Why Hybrid IT Makes Sense for Financial Companies

For financial services, cloud computing and IT outsourcing haven’t quite become the game-changing technology strategies they are for other industries, but given the mass digitalization that’s taking over, the industry is definitely catching up. While IT decision makers in the financial sector aren’t as open to the cloud or partnering with third-party providers, colocation, SaaS usage, and IaaS are on the rise, which means the tides are changing as far as how cloud is used in the financial sector. Soon, financial organizations will reap the innumerable benefits the cloud brings to businesses.

  • 75% of financial organizations support technology infrastructure in-house, suggesting that the industry will likely take the longest to adopt to cloud and outsourcing.
  • While a fair amount of ITDMs reported managing infrastructure on-premise, 39% outsource colocation, and 33% outsource IaaS. – Flexential’s Financial services and IT study: Tackling the digital transformation

Hybrid IT as a Stepping Stone

In spite of the mild hesitation, Flexential’s Financial services and IT study: Tackling the digital transformation revealed that migration services are a common planned Financial Services initiative, which suggests that while the industry isn’t in a desperate hurry to get to the cloud, it may become a key initiative within the next few years. The study also showed that the main factors for cloud hesitation are security and compliance, and the perception that businesses can deliver applications better in-house.

  • Security is at the top of the cloud concerns list, with 82% of businesses citing security and data privacy as the main hesitation, and meeting compliance standards at 61%–although banks are notably more worried about compliance. – Flexential’s, Financial services and IT study: Tackling the digital transformation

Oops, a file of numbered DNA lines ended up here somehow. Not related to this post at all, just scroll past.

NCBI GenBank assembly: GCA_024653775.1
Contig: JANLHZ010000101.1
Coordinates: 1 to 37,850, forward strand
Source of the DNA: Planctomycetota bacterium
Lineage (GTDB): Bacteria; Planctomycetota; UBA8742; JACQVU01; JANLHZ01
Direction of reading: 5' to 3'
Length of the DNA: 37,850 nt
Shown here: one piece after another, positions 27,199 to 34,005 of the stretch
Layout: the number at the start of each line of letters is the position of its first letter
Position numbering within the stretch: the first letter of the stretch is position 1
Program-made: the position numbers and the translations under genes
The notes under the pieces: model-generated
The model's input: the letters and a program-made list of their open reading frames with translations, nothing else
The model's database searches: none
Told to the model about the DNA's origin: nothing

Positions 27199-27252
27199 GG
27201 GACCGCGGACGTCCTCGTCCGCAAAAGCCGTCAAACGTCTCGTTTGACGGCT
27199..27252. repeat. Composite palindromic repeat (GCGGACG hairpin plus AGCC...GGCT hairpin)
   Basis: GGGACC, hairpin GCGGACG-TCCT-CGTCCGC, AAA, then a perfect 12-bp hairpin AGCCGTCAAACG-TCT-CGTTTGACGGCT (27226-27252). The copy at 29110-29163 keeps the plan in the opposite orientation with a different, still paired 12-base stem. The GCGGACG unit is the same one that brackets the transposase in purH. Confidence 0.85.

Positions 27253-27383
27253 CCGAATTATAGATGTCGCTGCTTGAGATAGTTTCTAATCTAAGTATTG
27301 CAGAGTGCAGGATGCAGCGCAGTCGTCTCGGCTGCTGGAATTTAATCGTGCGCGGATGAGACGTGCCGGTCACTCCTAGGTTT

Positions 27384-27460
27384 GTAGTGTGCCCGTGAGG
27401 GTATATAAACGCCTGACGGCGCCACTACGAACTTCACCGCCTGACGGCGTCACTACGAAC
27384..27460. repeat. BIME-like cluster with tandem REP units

There’s a moderate amount of cloud fear lingering in finance, but it’s important to remember the increasing pervasiveness of digitalization, and the fact that every day, more financial institutions write their own applications to meet the demands of online and mobile-oriented consumers (which today, is almost everyone). Sooner or later, in-house technology infrastructure won’t make much sense for banks, but in the meantime, there’s a stepping stone: hybrid IT .

According to VMware, the forward-thinking organizations in financial services are making cloud moves in the hopes of increasing revenue and improving cost efficiency. The market and tech pressures precipitated by digitalization lead IT leaders to modernize legacy apps and upgrade infrastructures. Those who begin cloud migration choose alternative cloud deployment models that address the IT nuances of the financial sector.

Unique IT considerations in financial services

  • Microsoft explained that the financial sector operates around capital markets, banking, and insurance; and each profile has very specific regulatory requirements.